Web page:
What should Dell do?
First, let me say that unless you have a Microsoft monopoly, the days of releasing products that aren't quite ready for prime time are done. You're just opening yourself up to bad cyber karma, i.e. what goes around, stays around... as others pick up the conversation and carry it forward and it becomes a reoccurring problem.
What's interesting is that marketing "gets" that products need to be individually configured, but that customer service isn't configuring their responses to the individual who took the time to put their concern in writing.
I agree with Toby, "the messenger" (that poor guy who now wonders why he said yes to the blog writing job) needs to have more than a mass message for these very spirited and sincerely put off customers. This isn't an "organized group" coming at Dell, it's individuals. If you have to mass respond to get the message out quicker, so be it, but then also inform the masses that you not only thank them, but will be talking to each of them personally. It's the least Dell can do for someone who invested thousands in them and are now losing money by having their business lifeline cut off. (At that time, have more than a hat in hand, carry an individualized peace offering as well.)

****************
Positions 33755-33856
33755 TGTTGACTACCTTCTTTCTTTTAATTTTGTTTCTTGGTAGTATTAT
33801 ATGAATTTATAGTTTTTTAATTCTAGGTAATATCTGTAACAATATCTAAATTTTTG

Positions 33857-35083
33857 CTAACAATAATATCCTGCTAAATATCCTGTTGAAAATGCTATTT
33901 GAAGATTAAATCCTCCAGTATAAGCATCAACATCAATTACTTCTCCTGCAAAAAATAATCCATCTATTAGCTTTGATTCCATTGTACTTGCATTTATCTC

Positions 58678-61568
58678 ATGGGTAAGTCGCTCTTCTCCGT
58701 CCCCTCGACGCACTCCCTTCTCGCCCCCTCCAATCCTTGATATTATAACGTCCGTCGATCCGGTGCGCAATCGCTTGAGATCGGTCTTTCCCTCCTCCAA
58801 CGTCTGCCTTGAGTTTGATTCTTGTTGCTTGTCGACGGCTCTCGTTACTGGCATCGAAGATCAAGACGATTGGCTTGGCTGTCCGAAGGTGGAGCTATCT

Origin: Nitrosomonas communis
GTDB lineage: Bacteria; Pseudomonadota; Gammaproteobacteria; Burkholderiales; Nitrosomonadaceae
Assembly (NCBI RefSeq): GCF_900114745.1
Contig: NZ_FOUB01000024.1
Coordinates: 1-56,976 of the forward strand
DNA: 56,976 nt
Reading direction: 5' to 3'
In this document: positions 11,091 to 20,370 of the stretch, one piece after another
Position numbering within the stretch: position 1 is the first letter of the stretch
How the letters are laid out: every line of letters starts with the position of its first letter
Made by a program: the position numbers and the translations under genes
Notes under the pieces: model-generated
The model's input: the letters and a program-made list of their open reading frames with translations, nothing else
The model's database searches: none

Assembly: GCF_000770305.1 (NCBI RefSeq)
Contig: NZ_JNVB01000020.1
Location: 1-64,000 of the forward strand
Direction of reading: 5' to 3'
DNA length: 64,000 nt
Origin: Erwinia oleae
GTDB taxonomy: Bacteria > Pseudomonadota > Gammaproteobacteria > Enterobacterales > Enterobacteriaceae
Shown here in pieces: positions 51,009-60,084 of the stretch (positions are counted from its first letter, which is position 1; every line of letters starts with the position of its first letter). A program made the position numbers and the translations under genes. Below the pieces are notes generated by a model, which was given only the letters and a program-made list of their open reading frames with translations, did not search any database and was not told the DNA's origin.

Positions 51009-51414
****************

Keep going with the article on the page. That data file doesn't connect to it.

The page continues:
That seems like a lot of work, and it is, but sales people do it all day long - making 40-50 calls a day is normal for some. If companies can telemarket for new business, they can telemarket to save business and keep cyber karma from spreading.
Other Lesson learned: Four women with blogs just came to Dell's side. Toby flagged the issue and gave solutions, I extended the conversation, Yvonne and Anita backed the "messenger" and poured salve on his soul. That's blogs and women at their best, trying to restore balance in a system that's forgotten how to respond human to human.